2021 marks the tenth anniversary of the publication of my first book about the business of wine, Wine Wars: the Curse of the Blue Nun, the Miracle of Two Buck Chuck, and the Revenge of the Terroirists.
Wine Wars was written to encourage readers to consider how market forces help shape what’s in our collective wine glass. The book received very positive reviews upon publication and it remains popular (and, people tell me, still relevant) today. Indeed, it still occasionally shows up on Amazon.com’s Top 100 Wine Book Best-Seller list. Amazing.
The Tables Turned
The story of Wine Wars begins many years ago when Sue and I were taking a short vacation break in Napa Valley, which I describe in the book’s first chapter. Our final tasting room stop on the final day of the trip made a lasting impression. The weary winemaker poured the usual tasting flight and I tried to ask intelligent questions. Then I let slip that I was an economics professor and suddenly the tables turned. The winemaker had many questions, very serious questions, and he wanted answers from me.
The investments he was making in vineyards and cellar would not begin to pay off for years. What was going to happen to the interest rates on his loans and to the economy and wine market? Wine economics to him wasn’t an abstract academic exercise. Economic factors conditioned the kind of wine he could make if the monetary stars aligned or what he would be forced to do if they did not. It was an unexpectedly intense experience that made me appreciate that economic analysis could make a useful contribution to the wine industry.
Globalization vs. Terroir
My first stab at writing about wine economics was a chapter called “Globalization vs Terroir” in my 2005 book Globaloney: Unravelling the Myths of Globalization (still available in the updated 2010 edition called Globaloney 2.0: The Crash of 2008 and the Future of Globalization).
I wrote Globaloney in reaction to the popular idea that globalization is a homogenizing one-size-fits-all phenomenon — think Coca-Cola-ization or McDonalds-ization. The book is a collection of case studies of how globalization has unfolded in different ways in different countries and industries.
By comparing globalization of basketball and soccer, fast food and slow food, second-hand clothes and fine wine, I tried to make the case that globalization reflects its terroir and that people sometimes have more ability than many acknowledge to shape it.
Globaloney gave me the opportunity to study the global wine industry and to travel to New Zealand to learn more about that country’s unlikely rise as a global wine powerhouse. Kiwi wine really is the “mouse that roared,” if you know what I mean.
Open Source Research
I wanted to learn more and my next step, which wouldn’t have been possible just a few years before, was to start this blog, The Wine Economist. I sensed that the best way to sharpen my thinking wouldn’t be to just attend academic conference and write journal articles. Using the web, I could try out ideas in a public space and get feedback from smart people around the world and in every corner of the global wine industry.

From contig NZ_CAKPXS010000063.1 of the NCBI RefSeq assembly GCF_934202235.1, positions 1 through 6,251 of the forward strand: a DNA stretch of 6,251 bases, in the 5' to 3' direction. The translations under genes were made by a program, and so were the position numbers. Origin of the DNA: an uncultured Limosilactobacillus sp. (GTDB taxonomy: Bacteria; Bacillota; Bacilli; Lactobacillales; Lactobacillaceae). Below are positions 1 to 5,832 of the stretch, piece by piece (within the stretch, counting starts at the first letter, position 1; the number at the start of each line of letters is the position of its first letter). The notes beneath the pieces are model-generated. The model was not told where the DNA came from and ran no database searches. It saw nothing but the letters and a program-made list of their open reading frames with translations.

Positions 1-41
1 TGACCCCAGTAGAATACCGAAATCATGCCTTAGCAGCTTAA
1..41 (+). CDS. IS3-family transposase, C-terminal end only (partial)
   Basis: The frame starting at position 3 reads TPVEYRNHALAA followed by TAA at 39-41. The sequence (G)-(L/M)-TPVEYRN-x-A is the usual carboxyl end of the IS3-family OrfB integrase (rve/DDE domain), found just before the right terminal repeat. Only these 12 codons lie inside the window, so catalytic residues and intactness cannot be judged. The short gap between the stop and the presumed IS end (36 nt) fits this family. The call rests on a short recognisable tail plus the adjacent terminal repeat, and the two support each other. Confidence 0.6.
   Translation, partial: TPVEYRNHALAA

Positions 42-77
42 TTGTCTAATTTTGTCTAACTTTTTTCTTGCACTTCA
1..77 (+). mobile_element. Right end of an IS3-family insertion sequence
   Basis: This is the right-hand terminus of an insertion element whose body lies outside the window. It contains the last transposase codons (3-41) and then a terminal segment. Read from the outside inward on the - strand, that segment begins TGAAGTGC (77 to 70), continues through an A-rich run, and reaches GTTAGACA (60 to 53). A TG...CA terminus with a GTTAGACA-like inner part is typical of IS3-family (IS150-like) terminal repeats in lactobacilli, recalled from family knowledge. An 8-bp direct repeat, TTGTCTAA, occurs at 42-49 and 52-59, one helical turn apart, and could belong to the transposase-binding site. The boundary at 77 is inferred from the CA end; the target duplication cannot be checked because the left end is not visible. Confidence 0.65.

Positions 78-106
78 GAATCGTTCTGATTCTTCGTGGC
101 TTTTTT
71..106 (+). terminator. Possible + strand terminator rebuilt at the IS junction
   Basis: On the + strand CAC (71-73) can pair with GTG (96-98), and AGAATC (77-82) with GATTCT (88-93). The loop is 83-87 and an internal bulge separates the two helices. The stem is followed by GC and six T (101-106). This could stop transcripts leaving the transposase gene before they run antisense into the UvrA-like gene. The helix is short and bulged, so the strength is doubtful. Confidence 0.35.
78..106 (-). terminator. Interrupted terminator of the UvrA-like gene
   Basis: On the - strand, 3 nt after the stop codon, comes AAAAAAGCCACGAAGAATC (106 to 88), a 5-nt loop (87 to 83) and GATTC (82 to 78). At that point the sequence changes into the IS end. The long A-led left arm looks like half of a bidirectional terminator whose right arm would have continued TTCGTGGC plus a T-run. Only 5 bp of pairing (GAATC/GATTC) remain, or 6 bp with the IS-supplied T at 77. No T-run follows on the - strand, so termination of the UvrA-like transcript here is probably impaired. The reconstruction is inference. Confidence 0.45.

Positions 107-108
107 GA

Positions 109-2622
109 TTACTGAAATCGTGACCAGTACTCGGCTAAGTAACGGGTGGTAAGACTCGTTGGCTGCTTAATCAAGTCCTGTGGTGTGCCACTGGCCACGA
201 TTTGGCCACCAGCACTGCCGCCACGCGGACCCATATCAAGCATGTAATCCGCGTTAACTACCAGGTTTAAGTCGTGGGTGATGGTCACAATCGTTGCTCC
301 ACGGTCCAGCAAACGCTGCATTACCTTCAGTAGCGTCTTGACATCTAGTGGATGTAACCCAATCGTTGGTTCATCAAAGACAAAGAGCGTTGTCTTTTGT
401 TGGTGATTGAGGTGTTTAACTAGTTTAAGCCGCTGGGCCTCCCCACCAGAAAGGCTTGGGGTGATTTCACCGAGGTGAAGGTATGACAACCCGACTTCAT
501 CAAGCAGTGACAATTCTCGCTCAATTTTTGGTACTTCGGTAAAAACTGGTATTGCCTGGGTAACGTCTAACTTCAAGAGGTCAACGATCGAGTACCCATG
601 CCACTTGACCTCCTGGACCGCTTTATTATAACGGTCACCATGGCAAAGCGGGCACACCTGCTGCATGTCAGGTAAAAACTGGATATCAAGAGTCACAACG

At about the same time I gratefully seized the opportunity to teach a university class on “The Idea of Wine” that traced wine from dirt to vine to cellar to market and all around the world. Nothing forces you to get your thoughts in order like the necessity of explaining them to others (in this case a diverse collection of very smart university seniors).
The result of this clear thinking attempt was Wine Wars. I enjoyed writing this book, but I wasn’t really sure if anyone would want to read it. So I was surprised and delighted when it found an enthusiastic audience. Wine business people tell me that it helps them connect the dots of what they do with the rest of the product chain. Wine students find that it fills in the business-side gaps in their preparation in an interesting way (a surprising number of Masters of Wine have cited it as a resource).
Wine consumers seem to like it too, since it adds a new dimension to their favorite beverage. Wine is good, but wine and a story — even an economic story — is better yet. It has been used as a text in a wide range of university classes including international business, international relations, and globalization studies.
Wine Wars has been followed by three more wine books. Since Wine Wars focused on the mainstream wine markets, for example, Extreme Wine (2013) explored the edges, where change often happens first.
Ten Years After
Money, Taste, and Wine (2015) asked the question “how does wine change when there is money involved?” and answered it in as many ways as I could find. Finally, Around the World in Eighty Wines (2017, paperback 2020) tries to understand the source of wine’s fascination by taking a Jules Verne-inspired wine-fueled adventure that mirrors our own “Wine Economist World Tour” wild ride traveling the world to speak at wine industry events.
Both Wine Wars and Around the World in Eighty Wines have been published in translation (Romanian and Russian respectively with a Portuguese edition of Eighty Wines pending). The blog and books have received many awards including best wine blog, best wine book, and best wine writing. Incredible that all this should evolve from that Napa tasting long ago.
A lot has changed in the economy and the wine world in these ten years. How has the argument I made in Wine Wars held up? Come back next week to find out.